Richard Wilson, director of the Mobile Source Office of the EPA in Washington, D.C., said that such tampering is no longer a problem now that gasoline with lead is no longer sold, because it was efforts to not use unleaded gasoline that led to the tampering. But Donald Stedman, a professor of chemistry at the University of Denver specializing in vehicle emissions, says tampering continues unabated. "The best example is a high tech computer chip they advertise in newspapers," he said. "Also, you can also stuff a BB down the vaccum hose. I have a whole book right here entitled "How to Disconnect your GM Emission Control System," he said.

The UC Irvine report also concludes that "California’s current inspection systems is designed to assure that cars are clean one day every two years — the inspection day. The report says that periodic testing, be it California’s BAR 90 or the EPA’s IM240 "is akin to a program that ’controls’ drunken driving by scheduling drivers for a breathalyzer test every two years."

Strock agrees that the current Smog Check program has severe problems.

"I think we need to put more of our resources into enforcement and less into inspection," said Strock. He says that a far better system than the EPA one would be to retain the current California system, add anti-fraud regulations, and additionally adopt remote testing. That is the plan that the state has offered to the EPA as its effort to comply with the Clean Air Act.

The remote testing device, developed by Stedman and others at the University of Denver, is placed at the side of the road and measures various emissions with an infrared beam as the vehicle passes by. Numerous tests in the United States and the United Kingdom have shown that, coupled to a camera that photographs the vehicle’s plate, remote sensing can detect and identify cars exceeding pollution standards.

Indeed, the Los Angeles County district attorney’s office has already used it to detect fraud on the part of taxi owners and the emissions sta- tions which tested the vehicles.

The advantage of the device, explains Stedman, "is that no one knows when they will be tested. Further, since only about 10% of cars on the road emit about half the pollution, we aren’t penalizing the great majority of clean- running vehicles by subjecting them to expensive tests."

According to the EPA’s own statements, 85% of the cars on the road are clean enough to be ignored.

Stedman’s device is also considerably cheaper than inspection and maintenance testing. Both Smog Check and the EPA’s proposed program cost or would cost just under $30 per driver every other year, plus several dollars more in administrative costs. The remote sensing device costs 50 cents or less per test, although ideally each car would on average be tested several times a year.

Both the Rand Corporation and the UC Irvine study recommend using remote sensing to supplement the current California system, instead of replacing the current system with EPA’s centralized one. The EPA opposed remote sensing for years before Congress wrote in into the 1990 Clean Air Act amendments. Now it makes it part of the centralized plan, but requires only enough monitoring to check one half of one percent of all cars tested in a certain area in a given year, which in California would be one quarter of one percent since testing is every other year. "It’s the minimum they could get away with," said Stedman. "It’s utterly absurd."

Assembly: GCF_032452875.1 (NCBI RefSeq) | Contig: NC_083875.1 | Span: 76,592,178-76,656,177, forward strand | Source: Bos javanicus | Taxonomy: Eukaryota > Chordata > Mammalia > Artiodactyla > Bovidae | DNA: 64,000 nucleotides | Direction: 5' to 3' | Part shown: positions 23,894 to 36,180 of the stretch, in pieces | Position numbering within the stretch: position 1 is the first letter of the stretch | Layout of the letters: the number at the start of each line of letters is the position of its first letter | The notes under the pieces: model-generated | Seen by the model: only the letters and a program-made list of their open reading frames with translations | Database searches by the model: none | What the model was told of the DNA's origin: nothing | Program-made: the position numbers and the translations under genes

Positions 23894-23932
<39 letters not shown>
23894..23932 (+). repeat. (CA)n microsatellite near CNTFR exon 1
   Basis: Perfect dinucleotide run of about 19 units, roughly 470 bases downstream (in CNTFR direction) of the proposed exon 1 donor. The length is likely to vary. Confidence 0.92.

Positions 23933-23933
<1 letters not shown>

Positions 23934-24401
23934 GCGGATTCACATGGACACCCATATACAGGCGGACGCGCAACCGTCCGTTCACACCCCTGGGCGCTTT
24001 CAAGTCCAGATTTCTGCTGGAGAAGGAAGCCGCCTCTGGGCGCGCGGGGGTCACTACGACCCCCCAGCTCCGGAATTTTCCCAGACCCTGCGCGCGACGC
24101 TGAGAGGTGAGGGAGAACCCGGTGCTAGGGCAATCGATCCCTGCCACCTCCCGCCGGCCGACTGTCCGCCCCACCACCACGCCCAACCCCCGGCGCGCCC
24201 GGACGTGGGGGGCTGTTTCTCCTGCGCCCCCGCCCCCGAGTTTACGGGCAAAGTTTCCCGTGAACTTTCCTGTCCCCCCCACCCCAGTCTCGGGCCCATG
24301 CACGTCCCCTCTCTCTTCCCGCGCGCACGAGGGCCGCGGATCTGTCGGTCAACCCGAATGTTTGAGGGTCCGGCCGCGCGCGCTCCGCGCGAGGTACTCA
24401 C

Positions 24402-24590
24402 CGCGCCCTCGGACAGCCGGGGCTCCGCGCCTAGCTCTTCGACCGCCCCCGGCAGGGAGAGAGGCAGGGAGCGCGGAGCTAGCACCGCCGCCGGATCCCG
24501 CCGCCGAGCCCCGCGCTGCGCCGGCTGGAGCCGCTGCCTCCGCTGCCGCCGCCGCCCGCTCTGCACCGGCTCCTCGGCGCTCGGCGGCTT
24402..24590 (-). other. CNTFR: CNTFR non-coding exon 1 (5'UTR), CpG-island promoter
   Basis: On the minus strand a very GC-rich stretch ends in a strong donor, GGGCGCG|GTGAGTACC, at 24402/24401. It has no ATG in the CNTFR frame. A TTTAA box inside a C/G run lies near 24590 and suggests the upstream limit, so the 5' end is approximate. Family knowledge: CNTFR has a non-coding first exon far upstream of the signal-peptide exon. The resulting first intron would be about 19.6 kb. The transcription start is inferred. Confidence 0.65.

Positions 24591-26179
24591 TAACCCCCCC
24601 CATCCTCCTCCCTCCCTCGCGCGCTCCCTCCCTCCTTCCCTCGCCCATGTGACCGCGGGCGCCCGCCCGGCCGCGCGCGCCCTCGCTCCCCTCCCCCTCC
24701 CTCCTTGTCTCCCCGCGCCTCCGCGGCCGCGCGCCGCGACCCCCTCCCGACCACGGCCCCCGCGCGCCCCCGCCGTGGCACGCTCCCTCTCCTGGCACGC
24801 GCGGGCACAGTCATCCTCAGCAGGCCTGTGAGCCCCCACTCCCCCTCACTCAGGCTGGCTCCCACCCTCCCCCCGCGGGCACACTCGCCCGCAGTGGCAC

Full remote sensing would test each car on average six times per year.

Indeed, researchers working for neither the EPA nor the State of California tend to agree with Stedman’s assessment that remote sensors should be the heart of an emissions testing program, with the currently-used devices being used to confirm that needed repairs have been made.

Lynn Scarlett, research director at the free enterprise Reason Foundation in Los Angeles, is a big fan of remote sensing. But she also thinks that the state and other parts of the country with air pollution problems need to start looking beyond emissions testing altogether.

"Clearly remote sensing has role to play," said Scarlett.

"But we’ve got to start seeing roads as a scarce resource and stop having freeways that people treat as free. We need to think of roads as telephone lines."

Telephone companies, she notes, charge more for calls at peak periods to spread out their business. Likewise power companies, airlines, hotels, and many other industries charge more during peak use.

Peak pricing for vehicles, said Scarlett, "would have an effect on congestion and to a degree faster moving vehicles generate less pollution."

Studies by both the EPA and CARB show that overall slower moving traffic, especially that involving braking and accelerating, contributes to pollution.

"Further," she said, "congestive prices saves people time."

California has a ridesharing encouragement program, but Scarlett finds its results unimpressive. "The estimate is that it’s costing about $3,000 per reduction in vehicle trip," said Scarlett. "There’s a general and growing consensus that there are limits to getting people out of cars and into carpools with no economic incentives. Congestive pricing also would be incentive to public transit or to car pool or to move closer to work."

Some cities are already using various schemes to charge vehicles for entering crowded areas. Scarlett suggests that a remote electronic metering system could be put to work in areas where states want to charge for using certain routes at certain times of day.

Another idea that Scarlett and others tout is forcing employers to charge for parking while having their salary raised to compensate. Those who continue to drive would not be penalized but those taking alternative means of transportation would be pocketing extra money.

Unfortunately, she says, while all these things might help clear the air, they do nothing to get the state of California — or other states — off the hook with the EPA. Thus, she says, in the short run she backs the state’s plan to continue the Smog Check program with added remote testing and fraud protections.


Read Michael Fumento’s additional work on the EPA, on alternative fuels, and on pollution.